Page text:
However, although still widely consumed, they are often overlooked as weaning foods.
But sour porridges seem to fulfill many of the characteristics required, and they also reduce the risk of pathogenic diarrhea—Africa's leading cause of infant death. They save time and energy as well, and might be very suitable for use during the day when a working mother has no time to cook.
A few fermented foods are already employed as weaning preparations. One example is ogi, a blancmange-like product that is one of Nigeria's most important foods. Ogi is created by fermenting a slurry of sorghum, millet, or maize. Adults eat it for breakfast, but some is kept aside and used as a weaning food.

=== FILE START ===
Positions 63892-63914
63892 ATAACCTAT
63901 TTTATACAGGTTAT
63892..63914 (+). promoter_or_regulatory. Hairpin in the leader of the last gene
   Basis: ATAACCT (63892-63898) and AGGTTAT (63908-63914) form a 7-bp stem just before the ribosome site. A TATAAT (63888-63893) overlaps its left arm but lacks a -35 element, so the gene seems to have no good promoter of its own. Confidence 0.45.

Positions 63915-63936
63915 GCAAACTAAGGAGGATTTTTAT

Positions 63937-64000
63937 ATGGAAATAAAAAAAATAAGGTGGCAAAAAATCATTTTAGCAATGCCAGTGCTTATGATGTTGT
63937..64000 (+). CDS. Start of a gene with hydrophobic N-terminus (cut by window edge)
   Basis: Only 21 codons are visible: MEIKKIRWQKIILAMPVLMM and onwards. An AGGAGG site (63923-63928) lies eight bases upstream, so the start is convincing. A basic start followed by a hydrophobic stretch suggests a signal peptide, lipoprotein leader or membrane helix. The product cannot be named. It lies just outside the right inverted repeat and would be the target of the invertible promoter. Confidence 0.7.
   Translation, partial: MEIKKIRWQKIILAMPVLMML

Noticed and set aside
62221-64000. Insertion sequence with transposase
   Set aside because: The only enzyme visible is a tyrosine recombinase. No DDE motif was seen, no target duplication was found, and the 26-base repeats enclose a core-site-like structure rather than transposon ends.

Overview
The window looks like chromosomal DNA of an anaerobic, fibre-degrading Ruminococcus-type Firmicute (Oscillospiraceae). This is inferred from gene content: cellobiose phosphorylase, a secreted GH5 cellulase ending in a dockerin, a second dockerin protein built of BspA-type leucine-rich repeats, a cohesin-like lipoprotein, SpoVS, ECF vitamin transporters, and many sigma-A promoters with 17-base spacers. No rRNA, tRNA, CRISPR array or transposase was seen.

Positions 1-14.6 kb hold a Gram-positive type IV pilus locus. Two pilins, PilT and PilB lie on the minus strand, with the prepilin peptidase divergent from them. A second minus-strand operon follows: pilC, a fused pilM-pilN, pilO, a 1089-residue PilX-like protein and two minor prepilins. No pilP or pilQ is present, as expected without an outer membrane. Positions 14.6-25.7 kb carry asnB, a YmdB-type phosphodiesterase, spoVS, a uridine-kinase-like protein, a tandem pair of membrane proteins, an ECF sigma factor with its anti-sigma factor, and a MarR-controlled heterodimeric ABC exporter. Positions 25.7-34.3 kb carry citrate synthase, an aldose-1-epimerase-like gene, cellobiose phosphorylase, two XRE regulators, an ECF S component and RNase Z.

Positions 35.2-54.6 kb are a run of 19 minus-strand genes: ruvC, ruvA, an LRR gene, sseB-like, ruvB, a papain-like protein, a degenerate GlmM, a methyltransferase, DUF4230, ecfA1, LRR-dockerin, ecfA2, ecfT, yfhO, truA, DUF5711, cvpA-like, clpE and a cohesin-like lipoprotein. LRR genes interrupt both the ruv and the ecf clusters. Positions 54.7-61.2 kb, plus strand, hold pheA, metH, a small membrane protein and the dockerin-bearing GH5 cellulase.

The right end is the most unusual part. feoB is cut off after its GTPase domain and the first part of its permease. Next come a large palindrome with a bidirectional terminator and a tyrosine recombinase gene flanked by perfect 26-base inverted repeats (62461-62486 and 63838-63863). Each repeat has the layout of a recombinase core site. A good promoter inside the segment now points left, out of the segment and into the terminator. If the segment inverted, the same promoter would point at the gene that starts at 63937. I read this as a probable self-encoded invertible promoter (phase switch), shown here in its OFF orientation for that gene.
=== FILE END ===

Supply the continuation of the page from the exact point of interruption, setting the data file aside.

There are possibilities, too, of combining fermentation and malting. Thus, fermented doughs, such as ogi or ugi (a similar product widely eaten in East Africa), might be liquefied with Power Flour into forms that weanlings can "drink." In that way children could ingest more, and the double processing would likely produce highly digestible foods, easy for any young, old, or sick bodies to assimilate.